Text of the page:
• Wednesday 9th October – Class with Milan – $10 koha (see Milan’s biog below)


  • Monday 14th October – student lead classes 9.30am & 6.00 pm -$10
  • Tuesday 15th October – student lead class 9.30am – $10
  • Wednesday 16th October – Class with Milan – $10 koha (see Milan’s biog below)


  • Monday 21st October – student lead classes 9.30am & 6.00 pm – $10
  • Tuesday 22nd October – student lead class 9.30am – $10
  • Wednesday 23rd October – Class with Milan – $10 koha  (see Milan’s biog below)


  • Monday 28th October – student lead classes 9.30am & 6.00 pm – $10
  • Tuesday 29th October – student lead class 9.30am – $10
  • Wednesday 30th October – Class with Milan  – $10 koha   (see Milan’s biog below)

Milan has been practicing yoga for 17 years and has been coming to Ali’s classes since 2008. Like Ali, he has a Masters in Religious Studies and has travelled India extensively. He attained his certification as a hatha yoga instructor at Yoga Darshanam in Mysore, India. His classes are always tailored towards the students present in each class, but in general he focuses on strong, dynamic and aware practice.


A normal timetable of classes will resume throughout November

6 reasons why I’m strict vegetarian …

Ali Hale Tilley (yoga teacher and NZ Yoga Centre owner), explains why she gave up eating meat two decades ago, and has gained numerous benefits from her choices.


  1. To support spiritual purity

My relationship with India taught me that a strict vegetarian lifestyle, together with a disciplined yoga practice, promotes real spiritual clarity. We are what we eat! Therefore, my dietary choices are reflected in the longevity and clarity of my yoga and meditation practices.

Plus, choosing sattvic food (pure and alkaline), which means eating fresh, locally grown vegetarian or vegan food, provides me with huge vitality. Similarly, eating ‘pure veg’ food, which excludes all meat, chicken, fish, eggs, and gelatin products, supports my spiritual and physical well being.

My Guruji took dietary purity to another level. At his ashram in Barsana, we always cooked bhojan food, which prevented us from tasting food during cooking, and yet allowed us to offer ‘pure veg’ food to the temple deities. Blessed food becomes prasad.

As a result of my commitment to pure eating, I can walk into any spiritual environment and know my conscience is clear and my spiritual vibrations are fine-tuned enough to receive any blessings available.

  1. To avoid spiritual pollution

My godfather was a pig farmer so I got to see first-hand the squalor and stench of pigs! Similarly, feeding testosterone to beef cattle, estrogen to chickens, and using chemicals to disinfect sheep can affect our hormonal systems, leading to high rates of aggression, endometriosis, and immune dysfunction.

In contrast to the purity of sattvic food, meat products are tamasic, which means they are dead, highly acidic, and full of toxic waste, such as heavy metals, antibiotics, fertilizers and parasites.

With my gut is clear of tamasic pollution, I have the intuitive advantage of having the clarity to navigate through life’s journey with confidence and enthusiasm.

  1. To practice yoga morality

Ahimsa, the first of yoga’s moral codes, means practicing non-harming and non-violence. Yoga asks us to restrain our violent and selfish urges, and avoid causing cruelty or contributing to the suffering of any sentient beings.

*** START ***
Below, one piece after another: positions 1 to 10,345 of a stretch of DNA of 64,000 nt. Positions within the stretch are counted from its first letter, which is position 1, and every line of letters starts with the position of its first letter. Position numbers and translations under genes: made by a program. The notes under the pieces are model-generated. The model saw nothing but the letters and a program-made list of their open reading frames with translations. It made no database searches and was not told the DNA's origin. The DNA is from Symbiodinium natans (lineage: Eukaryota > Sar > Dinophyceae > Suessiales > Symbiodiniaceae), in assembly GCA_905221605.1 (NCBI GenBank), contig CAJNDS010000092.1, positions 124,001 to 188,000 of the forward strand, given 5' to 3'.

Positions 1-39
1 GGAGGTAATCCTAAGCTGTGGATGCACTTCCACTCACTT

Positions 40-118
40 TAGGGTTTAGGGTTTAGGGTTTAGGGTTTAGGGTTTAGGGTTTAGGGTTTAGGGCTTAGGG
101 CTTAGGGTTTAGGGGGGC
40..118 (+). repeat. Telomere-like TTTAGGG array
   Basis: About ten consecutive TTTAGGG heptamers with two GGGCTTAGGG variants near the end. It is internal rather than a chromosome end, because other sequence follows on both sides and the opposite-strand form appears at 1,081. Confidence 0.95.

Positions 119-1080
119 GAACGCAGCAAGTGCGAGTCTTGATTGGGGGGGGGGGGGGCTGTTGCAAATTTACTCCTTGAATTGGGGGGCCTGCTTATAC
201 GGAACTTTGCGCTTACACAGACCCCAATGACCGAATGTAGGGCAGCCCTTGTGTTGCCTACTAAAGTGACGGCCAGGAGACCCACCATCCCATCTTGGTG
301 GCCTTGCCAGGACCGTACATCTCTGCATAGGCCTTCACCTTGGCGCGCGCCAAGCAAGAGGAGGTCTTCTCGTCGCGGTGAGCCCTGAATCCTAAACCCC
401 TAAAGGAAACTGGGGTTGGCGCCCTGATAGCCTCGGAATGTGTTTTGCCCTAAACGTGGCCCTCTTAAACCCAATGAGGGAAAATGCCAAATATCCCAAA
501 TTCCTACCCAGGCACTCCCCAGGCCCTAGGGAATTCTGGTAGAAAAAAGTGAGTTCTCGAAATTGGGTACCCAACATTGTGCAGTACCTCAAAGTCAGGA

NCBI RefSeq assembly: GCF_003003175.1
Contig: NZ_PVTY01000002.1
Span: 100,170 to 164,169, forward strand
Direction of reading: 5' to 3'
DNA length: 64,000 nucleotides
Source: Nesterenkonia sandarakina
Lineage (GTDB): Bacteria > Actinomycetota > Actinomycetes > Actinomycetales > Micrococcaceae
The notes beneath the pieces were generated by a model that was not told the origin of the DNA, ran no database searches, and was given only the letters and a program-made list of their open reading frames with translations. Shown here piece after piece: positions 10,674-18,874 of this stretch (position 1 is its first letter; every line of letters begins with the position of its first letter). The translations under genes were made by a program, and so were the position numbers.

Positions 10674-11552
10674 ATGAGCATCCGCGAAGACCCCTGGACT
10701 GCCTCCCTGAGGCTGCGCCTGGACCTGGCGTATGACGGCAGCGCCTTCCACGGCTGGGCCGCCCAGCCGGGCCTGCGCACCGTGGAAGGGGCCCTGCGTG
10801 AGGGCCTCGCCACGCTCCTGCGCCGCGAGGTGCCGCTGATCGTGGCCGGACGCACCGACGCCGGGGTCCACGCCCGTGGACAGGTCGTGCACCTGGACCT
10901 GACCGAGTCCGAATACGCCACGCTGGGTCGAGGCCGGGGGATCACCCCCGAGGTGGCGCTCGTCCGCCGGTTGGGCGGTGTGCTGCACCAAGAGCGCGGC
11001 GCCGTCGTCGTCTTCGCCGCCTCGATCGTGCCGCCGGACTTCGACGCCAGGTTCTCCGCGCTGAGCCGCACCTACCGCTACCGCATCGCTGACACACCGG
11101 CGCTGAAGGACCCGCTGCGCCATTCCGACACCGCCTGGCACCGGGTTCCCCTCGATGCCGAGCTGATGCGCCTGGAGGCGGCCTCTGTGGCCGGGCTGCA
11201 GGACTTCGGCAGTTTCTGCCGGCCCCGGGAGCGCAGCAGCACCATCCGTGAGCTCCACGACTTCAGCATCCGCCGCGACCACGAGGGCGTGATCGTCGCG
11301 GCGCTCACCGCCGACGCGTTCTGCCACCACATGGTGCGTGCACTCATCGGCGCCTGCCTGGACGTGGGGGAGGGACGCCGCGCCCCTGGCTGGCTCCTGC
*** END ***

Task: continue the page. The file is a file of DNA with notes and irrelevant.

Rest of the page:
Personally, I cannot see how one can reconcile meat-eating with the practice of ahimsa. As a yogi, I practice what I preach and would feel hypocritical saying ‘Namaste’ or chanting ‘OM’ one minute and tucking into a piece of fish or meat the next.  No one can afford to ignore the karmic debt of consuming animals that have suffered on the way to the dinner table.

  1. To help the environment

New Zealand’s Primary Industries (meat and dairy) have contributed to native forests being cut down, land being cleared, grass being chemically fertilized, and pastures being irrigated with communal aquifers.  Grazing animals belch methane, toxic effluents washes into waterways, culled meat requires expensive transport systems, and abattoirs stink like hell. 

However, by leading an organic vegetarian lifestyle, I feel I am doing my small part to slow down the looming climate crisis. My dietary requirements invite crop diversity, organic composting, sustainable production, and community gardening.   I am actively invested in helping save the planet, and my diet is part of that intention.

  1. To maintain ethical integrity

I am ethically opposed to animals being force fed antibiotics and growth hormones, and exposed to inhumane killing methods.  How can I talk about gaining personal inner peace and going with the flow in my classes if I personally rely on energy sources that are traumatized, sick and suffering?

I recognize that although I rely on dairy produce, which can also use inhumane treatment of dairy cattle, I try where possible to buy locally produced organic products from suppliers that ethically look after their animals. Maybe it is time to invest in a crowd-shared cow if anyone is interested!

  1. To sustain a healthy lifestyle

Due to my vegetarian and yogic lifestyle I never get colds or suffer from the flu and I have such a strong immune system that I rarely get sick or visit the doctor.  My largely alkaline diet means I have plenty of energy and an excellent gut flora. I am currently reminding myself to chew my food properly so my digestions stays strong!

Recent studies have linked red meat consumption with bowel cancer and breast cancer, and not a week goes by without a new case of a salmonella or e-coli outbreak from meat related products.

Many meat eaters thinks that vegetarian cooking is difficult or expensive. However, with a million vegetarian recipes on Google and the mindset to go meat-free a growing concern,  there is no time like the present to join the global movement of taking ethical responsibility for the planet by going MEAT FREE